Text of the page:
Finding new organ donors


Finding new organ donors

A Queen’s marketing professor is being recognized for helping grow Ontario’s organ donor registration list by tapping into the power of reciprocal altruism.

By Communications Staff

February 28, 2023


Photograph of Nicole Robitaille
Nicole Robitaille is finding ways to use behavioral science to help motivate people to register as organ donors.

Sometimes it can be difficult for researchers to quantify the real-world impact of their work, but for Nicole Robitaille, assistant professor of marketing in Smith School of Business at Queen’s, it’s relatively easy. Her work on securing more organ donors has helped increase registration in Ontario’s organ donation program among eligible adults from 24 per cent in 2014 to 35 per cent today, an increase that could save or improve the lives of thousands each year by making the donation process more efficient.

The Financial Times, a leading UK newspaper, has recently taken notice of the significance of Dr. Robitaille’s work and honored her with a 2023 Responsible Business Education Award. These awards recognize the contributions of researchers in business schools whose work helps organizations and companies achieve positive social impact.

“I’m always searching for ways to ensure my research makes a difference, and with this project I found an ideal team of multidisciplinary researchers and policymakers to not only advance marketing theory but also drive meaningful change,” says Dr. Robitaille. “Realizing that this study could really help improve or even save lives was deeply moving, and I’m honored that the Financial Times has recognized the importance of these findings for improving organ donor registrations.”

Dr. Robitaille became interested in this work when she noticed the large gap between support for organ donations and registered donors. While 90 per cent of people in Canada support organ donation, according to an Ipsos survey, far fewer register as donors. Insufficient registration can have serious consequences as roughly 1,300 individuals are on the donation wait list in the province and people die each year waiting for life-saving transplants.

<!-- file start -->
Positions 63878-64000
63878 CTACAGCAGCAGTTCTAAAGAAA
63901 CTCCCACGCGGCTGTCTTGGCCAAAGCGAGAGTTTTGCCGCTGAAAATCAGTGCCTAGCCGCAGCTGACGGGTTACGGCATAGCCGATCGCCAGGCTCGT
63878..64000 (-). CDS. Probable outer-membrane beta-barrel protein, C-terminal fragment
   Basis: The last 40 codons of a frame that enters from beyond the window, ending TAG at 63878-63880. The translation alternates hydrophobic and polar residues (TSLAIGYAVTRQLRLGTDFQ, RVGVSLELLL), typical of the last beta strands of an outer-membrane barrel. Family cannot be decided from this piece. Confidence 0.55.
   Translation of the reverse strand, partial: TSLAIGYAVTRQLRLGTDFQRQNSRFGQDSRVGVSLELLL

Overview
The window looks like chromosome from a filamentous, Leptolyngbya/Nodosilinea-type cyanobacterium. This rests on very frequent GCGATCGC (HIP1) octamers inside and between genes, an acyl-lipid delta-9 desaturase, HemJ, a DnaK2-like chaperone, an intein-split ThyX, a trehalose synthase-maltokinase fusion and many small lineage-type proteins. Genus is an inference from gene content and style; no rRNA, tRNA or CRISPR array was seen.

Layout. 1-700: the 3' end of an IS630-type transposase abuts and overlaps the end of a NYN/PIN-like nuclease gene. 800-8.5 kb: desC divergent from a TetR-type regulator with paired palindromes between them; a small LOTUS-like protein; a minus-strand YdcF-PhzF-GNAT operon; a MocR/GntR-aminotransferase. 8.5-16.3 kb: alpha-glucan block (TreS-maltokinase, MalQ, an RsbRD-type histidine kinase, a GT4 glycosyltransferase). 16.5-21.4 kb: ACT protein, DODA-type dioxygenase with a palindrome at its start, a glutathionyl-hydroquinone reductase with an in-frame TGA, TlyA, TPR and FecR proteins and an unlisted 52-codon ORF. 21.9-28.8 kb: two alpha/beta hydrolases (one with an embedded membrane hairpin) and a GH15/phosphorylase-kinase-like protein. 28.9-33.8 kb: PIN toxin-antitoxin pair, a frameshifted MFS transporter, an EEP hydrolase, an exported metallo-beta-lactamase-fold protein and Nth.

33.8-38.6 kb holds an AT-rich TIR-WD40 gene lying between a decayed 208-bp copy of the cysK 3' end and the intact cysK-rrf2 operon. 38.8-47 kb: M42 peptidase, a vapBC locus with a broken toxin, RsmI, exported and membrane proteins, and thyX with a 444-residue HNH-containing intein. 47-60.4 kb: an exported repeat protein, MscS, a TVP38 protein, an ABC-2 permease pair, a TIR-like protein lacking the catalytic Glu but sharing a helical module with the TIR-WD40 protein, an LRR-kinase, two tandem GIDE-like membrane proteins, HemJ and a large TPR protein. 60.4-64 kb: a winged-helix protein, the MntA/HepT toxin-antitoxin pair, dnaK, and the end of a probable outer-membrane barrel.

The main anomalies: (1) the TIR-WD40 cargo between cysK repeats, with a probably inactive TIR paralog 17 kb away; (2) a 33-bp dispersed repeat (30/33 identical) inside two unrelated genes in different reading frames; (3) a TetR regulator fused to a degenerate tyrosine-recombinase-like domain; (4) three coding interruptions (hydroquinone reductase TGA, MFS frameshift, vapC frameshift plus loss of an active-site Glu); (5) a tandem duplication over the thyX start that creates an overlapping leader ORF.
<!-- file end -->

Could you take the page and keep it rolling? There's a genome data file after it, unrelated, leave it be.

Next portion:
She approached this as a problem behavioral science could help solve. By simplifying registration forms and providing people with promotional material at the right time, Dr. Robitaille hypothesized that more people could be motivated to register. She also wanted to experiment with promotional materials that use a tactic known as reciprocal altruism to pose a simple but incisive question to potential registrants: “If you needed a transplant, would you have one? If so, please help save lives and register today.”

Teaming up with other researchers and the Ontario government, Dr. Robitaille was able to use a Service Ontario location as a testing ground. Over the course of the field experiment, the team found that their hypothesis was correct: simplified forms, timely promotional materials, and reciprocal altruism were very effective in convincing people to register. After seeing the results, Ontario’s registration service adopted several of the recommendations of the study and have seen registrations increase ever since.

“Awards such as this help recognize the important research our faculty are doing,” says Wanda Costen, Dean of Smith School of Business. “Business schools must be leaders in making a positive difference in society, and our faculty play an important role in showcasing the positive impact business can have in society.”

Read Dr. Robitaille’s study in Journal of Marketing and learn more about her work on the Smith School of Business website.

Business and Economics